Scientists now have an explanation for why green tea is good for the brain -- it lies in the chemical properties that affect the production of brain cells, improving memory and spatial learning. "Green tea is a popular beverage across the world," said Yun Bai, professor from the Third Military Medical University, Chongqing, China. The team found that ECGC boosts the production of neural progenitor cells, which like stem cells can adapt, or differentiate, into various types of cells. The team then used lab mice to discover if this increased cell production gave an advantage to memory or spatial learning, according to a Medical University statement. "We ran tests on two groups of mice, one which had imbibed ECGC and a control group (without ECGC)," said Yun. "First the mice were trained for three days to find a visible platform in their maze. Then they were trained for seven days to find a hidden platform."
"There has been plenty of scientific attention on its use in helping prevent cardiovascular diseases, but now there is emerging evidence that its chemical properties may impact cellular mechanisms in the brain."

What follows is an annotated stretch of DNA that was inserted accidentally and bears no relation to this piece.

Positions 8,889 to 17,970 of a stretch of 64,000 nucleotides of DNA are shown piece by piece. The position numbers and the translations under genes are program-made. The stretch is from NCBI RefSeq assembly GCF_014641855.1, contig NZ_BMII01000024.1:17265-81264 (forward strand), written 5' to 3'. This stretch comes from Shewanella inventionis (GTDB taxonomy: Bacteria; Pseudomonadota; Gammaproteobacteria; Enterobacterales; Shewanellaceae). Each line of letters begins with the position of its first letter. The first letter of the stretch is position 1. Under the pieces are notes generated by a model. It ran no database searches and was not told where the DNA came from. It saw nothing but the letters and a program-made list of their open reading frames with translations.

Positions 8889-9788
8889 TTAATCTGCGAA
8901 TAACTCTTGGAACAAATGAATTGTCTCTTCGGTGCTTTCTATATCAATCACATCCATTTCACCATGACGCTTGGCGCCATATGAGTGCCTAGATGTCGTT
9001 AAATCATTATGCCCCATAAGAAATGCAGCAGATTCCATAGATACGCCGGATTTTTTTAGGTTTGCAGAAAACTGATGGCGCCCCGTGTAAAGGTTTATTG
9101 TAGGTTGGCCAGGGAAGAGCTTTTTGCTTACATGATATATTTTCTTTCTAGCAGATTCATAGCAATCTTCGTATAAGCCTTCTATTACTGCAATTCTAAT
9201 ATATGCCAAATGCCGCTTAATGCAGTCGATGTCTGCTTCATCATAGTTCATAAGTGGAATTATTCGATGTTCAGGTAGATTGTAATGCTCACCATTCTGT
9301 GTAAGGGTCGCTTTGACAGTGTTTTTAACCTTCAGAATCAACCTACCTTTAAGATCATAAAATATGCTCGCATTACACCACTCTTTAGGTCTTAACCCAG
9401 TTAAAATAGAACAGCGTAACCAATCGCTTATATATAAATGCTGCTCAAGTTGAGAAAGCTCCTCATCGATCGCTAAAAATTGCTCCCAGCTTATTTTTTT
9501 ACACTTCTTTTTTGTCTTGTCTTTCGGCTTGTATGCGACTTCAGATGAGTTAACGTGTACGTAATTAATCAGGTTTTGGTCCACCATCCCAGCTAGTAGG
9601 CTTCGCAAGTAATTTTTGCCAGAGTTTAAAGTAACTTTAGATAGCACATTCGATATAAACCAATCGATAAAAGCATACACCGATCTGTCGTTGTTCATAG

Yun's team focused on the organic chemical EGCG, (epigallocatechin-3 gallate) a key property of green tea. While EGCG is a known antioxidant, the team believed it can also have a beneficial effect against age-related degenerative diseases, the journal Molecular Nutrition and Food Research reports.
"We proposed that EGCG can improve cognitive function by impacting the generation of neuron cells, a process known as neurogenesis," said Yun.
"We focused our research on the hippocampus, the part of the brain which processes information from short-term to long-term memory."
The team found that the ECGC treated mice required less time to find the hidden platform. Overall the results revealed that EGCG enhances learning and memory by improving object recognition and spatial memory.